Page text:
Without a purpose in life I feel like I’m floating in the open ocean with no destination.
– by Anonymous Talkspace User
I have a wonderful career, plenty of interests, lovely friends, and a partner I can only thank my lucky stars for, but I often feel incomplete – as if something that I require to be whole is missing. Don’t get me wrong, I still practice gratitude and mindfulness (to the best of my ability anyway), going so far as occasionally engaging in meditation, but whatever that missing part is, it has eluded me thus far. It’s hard to explain to others that I am often unhappy, especially because of the life that I appear to be living. And I think it has a lot to do with lacking a long-term vision for my life.
What do I want? What would make me happy? What do I think is missing? In other words, what is my purpose in life?
These are incredibly difficult questions because the fact is, I simply don’t know. The problem with therapy for people like me is that it’s not the therapist’s job to do an emotion and personality audit, so as to come back with a life plan for me. But that’s what I want. Therapists, for the most part, are not in the business of giving advice; rather, they’re in the business of providing us with life tools. While these generally tend to be pretty great, it’s still not enough for me to understand what I want to get out of my own existence.
This uncertainty hangs over me like a dark cloud on the most sunny of days; although everything seems great, I am always preparing for a storm.
Going to my friends or parents for advice doesn’t really work either. What do they know, right? The fact is, no one knows me better than me, and if I don’t know what would make me feel complete, more likely than not, neither do they. This is particularly distressing, since I’ve hit a wall a few years back and have no idea how to take it down. So, I recently did what most people in my situation seem to do – I consulted the great and powerful Google. I know. I do that a lot.
“Life should not be a journey to the grave with the intention of arriving safely in a pretty and well preserved body, but rather to skid in broadside in a cloud of smoke, thoroughly used up, totally worn out, and loudly proclaiming “Wow! What a Ride!”- Hunter S. Thompson
Perhaps realizing that I was going through a “thing”, the wonderful search engine pulled up something completely amazing and highly relevant to my particular case. It was a letter written by author Hunter S. Thompson, one of my all time favorite people, to Hume Logan, one of his friends, about “Finding Your Purpose in Life”. My seeing this couldn’t have happened at a better time. Although the now deceased writer was only 22 at the time he wrote this letter, it already showcased his unique perspective on life and his already impressive wisdom. I suggest reading it in full for the full effect of wonder. It starts as follows:
You ask advice: ah, what a very human and very dangerous thing to do! For to give advice to a man who asks what to do with his life implies something very close to egomania. To presume to point a man to the right and ultimate goal — to point with a trembling finger in the RIGHT direction is something only a fool would take upon himself.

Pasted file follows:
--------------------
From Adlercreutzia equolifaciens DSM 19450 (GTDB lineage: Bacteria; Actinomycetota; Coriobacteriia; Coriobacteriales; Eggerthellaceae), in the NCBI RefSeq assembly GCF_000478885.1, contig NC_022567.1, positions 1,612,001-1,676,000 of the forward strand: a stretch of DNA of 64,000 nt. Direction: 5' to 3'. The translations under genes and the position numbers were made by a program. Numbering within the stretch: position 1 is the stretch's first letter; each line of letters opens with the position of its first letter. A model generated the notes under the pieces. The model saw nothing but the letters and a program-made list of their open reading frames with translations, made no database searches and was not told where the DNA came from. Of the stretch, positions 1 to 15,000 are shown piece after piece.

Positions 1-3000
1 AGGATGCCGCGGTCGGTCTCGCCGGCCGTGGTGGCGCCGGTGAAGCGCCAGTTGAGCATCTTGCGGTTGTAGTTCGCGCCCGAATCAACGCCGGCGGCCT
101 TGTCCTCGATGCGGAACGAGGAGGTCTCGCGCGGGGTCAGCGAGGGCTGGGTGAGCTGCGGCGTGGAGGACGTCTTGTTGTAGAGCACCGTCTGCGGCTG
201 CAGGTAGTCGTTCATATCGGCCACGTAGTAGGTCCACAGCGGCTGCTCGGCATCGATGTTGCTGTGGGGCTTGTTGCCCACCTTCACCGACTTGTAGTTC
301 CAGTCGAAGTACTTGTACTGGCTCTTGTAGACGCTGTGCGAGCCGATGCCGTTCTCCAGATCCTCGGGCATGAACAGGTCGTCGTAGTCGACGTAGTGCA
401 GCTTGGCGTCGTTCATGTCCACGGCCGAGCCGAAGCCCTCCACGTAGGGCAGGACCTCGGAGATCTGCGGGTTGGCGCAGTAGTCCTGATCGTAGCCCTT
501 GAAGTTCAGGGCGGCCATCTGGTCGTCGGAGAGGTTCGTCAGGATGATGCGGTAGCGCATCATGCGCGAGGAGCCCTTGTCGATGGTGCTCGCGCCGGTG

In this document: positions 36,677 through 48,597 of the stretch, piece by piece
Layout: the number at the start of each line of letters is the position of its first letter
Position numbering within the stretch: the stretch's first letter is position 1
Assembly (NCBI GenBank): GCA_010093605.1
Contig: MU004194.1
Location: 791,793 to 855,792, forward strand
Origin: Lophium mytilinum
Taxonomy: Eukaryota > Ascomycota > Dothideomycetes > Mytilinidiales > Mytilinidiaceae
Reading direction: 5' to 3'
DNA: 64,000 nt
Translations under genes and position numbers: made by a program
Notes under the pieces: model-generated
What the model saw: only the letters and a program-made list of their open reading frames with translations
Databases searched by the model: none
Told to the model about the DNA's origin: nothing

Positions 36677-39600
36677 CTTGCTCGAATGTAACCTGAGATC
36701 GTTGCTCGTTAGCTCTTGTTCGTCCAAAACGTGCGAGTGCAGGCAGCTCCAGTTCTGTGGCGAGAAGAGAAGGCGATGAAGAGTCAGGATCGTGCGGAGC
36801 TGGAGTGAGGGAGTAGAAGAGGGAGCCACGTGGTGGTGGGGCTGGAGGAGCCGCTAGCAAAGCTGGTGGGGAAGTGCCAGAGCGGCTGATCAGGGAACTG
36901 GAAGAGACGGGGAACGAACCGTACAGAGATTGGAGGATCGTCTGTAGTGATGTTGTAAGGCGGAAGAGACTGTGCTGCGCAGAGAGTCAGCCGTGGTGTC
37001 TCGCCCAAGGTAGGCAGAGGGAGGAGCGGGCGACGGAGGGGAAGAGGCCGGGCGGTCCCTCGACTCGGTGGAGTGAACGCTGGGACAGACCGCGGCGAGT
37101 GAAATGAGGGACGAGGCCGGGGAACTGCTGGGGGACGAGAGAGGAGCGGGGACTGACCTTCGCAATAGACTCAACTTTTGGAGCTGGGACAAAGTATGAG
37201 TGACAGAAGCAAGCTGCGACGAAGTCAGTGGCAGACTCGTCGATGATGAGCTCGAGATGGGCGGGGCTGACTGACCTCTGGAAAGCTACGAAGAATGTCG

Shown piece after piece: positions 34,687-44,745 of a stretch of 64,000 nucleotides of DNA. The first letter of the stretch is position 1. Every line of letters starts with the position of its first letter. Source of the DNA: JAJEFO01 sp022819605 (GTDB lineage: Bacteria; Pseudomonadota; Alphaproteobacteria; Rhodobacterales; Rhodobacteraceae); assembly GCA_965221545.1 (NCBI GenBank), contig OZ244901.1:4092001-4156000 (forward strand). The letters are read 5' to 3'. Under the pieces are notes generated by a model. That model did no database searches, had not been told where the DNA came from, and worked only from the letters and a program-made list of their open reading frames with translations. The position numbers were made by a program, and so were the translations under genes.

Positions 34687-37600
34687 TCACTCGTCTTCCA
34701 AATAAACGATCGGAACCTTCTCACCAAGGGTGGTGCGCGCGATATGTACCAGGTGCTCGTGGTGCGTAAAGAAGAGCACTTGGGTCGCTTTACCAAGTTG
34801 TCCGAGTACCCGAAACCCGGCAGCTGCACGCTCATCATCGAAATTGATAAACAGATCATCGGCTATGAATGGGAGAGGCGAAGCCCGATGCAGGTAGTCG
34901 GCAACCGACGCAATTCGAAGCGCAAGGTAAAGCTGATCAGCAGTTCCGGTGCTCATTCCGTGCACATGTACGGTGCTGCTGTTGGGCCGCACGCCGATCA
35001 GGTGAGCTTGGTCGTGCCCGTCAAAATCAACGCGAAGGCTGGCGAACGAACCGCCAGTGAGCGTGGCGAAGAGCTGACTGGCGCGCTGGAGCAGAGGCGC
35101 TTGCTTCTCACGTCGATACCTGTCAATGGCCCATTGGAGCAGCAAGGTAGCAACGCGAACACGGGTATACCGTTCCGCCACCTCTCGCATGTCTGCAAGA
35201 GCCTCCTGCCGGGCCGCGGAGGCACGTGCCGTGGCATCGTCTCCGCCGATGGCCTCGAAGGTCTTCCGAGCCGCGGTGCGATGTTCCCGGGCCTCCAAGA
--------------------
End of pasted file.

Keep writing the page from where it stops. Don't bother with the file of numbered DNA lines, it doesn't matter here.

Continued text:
I am not a fool, but I respect your sincerity in asking my advice. I ask you though, in listening to what I say, to remember that all advice can only be a product of the man who gives it. What is truth to one may be disaster to another. I do not see life through your eyes, nor you through mine. If I were to attempt to give you specific advice, it would be too much like the blind leading the blind…
So if you now number yourself among the disenchanted, then you have no choice but to accept things as they are, or to seriously seek something else. But beware of looking for goals: look for a way of life. Decide how you want to live and then see what you can do to make a living WITHIN that way of life. But you say, “I don’t know where to look; I don’t know what to look for.”
And there’s the crux. Is it worth giving up what I have to look for something better? I don’t know — is it? Who can make that decision but you? But even by DECIDING TO LOOK, you go a long way toward making the choice…”
Strangely enough this letter, independent of how elated it made me feel, is not dissimilar in essence to the “advice” given to me by my therapist. Perhaps the reason for it simple – outlined in the first sentence of the second paragraph – my therapist is not a fool, and is therefore incapable of giving me a life plan.
The purpose in life, it seems, is to figure out what that subjectively means to me and then aligning my life with it accordingly, and the first step to doing so, is deciding where to look; isn’t that right, my dearest therapist?
Dear Therapist is an ongoing series of articles. Check out the other posts here!
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